Surface Support Rocks

Or, How Microsoft Decimates Nokia in Customer Service

I mentioned previously that I have a Surface Pro (1st edition model).  I also mentioned that at some point I would post a full review of it — but I’ve been exceedingly lazy about that in the recent past.  Don’t expect that to change today.  I will pass along quickly that I think the device is awesome, I use it as my daily driver for all of my work, and short of a slightly underpowered GPU and less battery life than I’d really prefer (about 6 hours), it’s an awesome device.

In any case, last week I was noodling with it and opened up the Camera app to find that my Surface Pro did not recognize the front-facing camera.  Having had the device for 7-8 months at this point, I was surprised I hadn’t noticed sooner.  I went to Microsoft’s Surface Pro support site (which is really, really well done) and within 5 minutes was able to create an RMA with an Advanced Replacement device being shipped overnight, a package to return the defective one, and a shipping label to make the entire process $0.00 for me.

As expected, the following day, a brand new Surface Pro arrived and I spent an hour or so with a tool called Reflect to image it with the content from my previous device.  It worked like a charm and when it booted off of my new image, the front facing camera worked.  I wiped my old Surface Pro back to factory, stuck it in the box, taped it up, slapped the included label on it and dropped it in a drop-off box.  Total turn-around time from me opening RMA to having a replacement device that was imaged and ready to go was less than 36 hours.

I’m mentioning this solely to point out the difference in behavior between Microsoft and Nokia.  You may remember in my previous Nokia rant that all they offered was for me to pay to ship my obviously defective device to them, wait 2-3 weeks, and then perhaps maybe if they decided that my battery life really was not as good as it had been promised (judging by the reaction on their forums, they seem to believe 3 hours of idle time on a fully charged battery to full discharge is OK), and maybe — JUST MAYBE — replace the phone.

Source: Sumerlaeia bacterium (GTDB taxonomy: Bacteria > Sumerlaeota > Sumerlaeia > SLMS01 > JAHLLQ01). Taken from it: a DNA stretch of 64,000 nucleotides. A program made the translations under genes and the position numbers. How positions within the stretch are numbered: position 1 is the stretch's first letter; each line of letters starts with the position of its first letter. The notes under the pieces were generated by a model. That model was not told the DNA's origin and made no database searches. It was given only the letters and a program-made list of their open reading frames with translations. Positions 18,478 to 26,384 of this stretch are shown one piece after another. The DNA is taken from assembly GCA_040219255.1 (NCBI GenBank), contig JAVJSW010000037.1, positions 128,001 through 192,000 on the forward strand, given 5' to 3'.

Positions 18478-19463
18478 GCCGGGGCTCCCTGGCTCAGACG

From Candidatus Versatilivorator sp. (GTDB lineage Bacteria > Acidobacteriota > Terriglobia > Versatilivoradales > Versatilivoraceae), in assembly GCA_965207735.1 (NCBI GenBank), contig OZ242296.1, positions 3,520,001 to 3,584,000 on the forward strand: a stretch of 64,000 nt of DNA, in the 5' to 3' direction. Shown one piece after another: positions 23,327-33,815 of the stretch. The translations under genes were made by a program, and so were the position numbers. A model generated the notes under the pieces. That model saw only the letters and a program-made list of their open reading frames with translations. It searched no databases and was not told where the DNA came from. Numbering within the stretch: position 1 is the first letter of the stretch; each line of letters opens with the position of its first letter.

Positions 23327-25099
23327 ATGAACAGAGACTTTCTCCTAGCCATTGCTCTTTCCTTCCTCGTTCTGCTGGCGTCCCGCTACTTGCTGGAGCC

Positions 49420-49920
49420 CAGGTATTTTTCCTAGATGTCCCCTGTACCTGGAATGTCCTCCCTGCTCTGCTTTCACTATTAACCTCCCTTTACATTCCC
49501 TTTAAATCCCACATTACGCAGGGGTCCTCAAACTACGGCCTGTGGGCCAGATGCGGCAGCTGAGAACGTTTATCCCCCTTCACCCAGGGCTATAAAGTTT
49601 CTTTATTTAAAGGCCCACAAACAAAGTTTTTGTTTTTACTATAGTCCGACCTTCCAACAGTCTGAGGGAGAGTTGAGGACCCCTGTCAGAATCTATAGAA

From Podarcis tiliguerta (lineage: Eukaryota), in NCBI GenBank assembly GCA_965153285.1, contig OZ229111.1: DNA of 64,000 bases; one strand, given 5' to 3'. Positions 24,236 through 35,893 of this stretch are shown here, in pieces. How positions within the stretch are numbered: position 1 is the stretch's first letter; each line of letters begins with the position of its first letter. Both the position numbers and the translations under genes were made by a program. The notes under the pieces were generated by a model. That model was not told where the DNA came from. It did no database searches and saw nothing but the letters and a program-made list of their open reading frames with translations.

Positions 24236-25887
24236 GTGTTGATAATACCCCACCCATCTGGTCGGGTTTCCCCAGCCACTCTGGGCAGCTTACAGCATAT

The devices are closer in ‘true’ cost than you’d think.  Buying a Lumia 920 out of contract when it was new is a $500+tax+tag+title ordeal, and buying a Surface Pro (depending on model) is $700.

In short, fuck you again Nokia.  Dealing with (nearly) every other company in the world continually reminds me of how shitty your customer service is.  I hope you all rot and your stupid shitty phones don’t sell.  Dicks.

Ocubook Facerift

Or, watching the neckbeards collectively shit a house.

Last week, the tech world was upended as Mark Zuckerberg announced that he had purchased Oculus Rift for $2Bn in company stock and cash.  Pretty much every neckbeard on the internet (myself included) reacted via knee-jerk, talking about how Oculus was dead now, how the product was going to be covered in like and share buttons, and how the upcoming CV1 Rift would be saddled with Facebook login limitations, etc.

Unlike a lot of the internet, I went to bed that night and woke up the following day with an entirely different take on it.  My viewpoint on the matter isn’t extremely unique, nor is this article going to shed any additional light onto the topic, so I’ll be brief: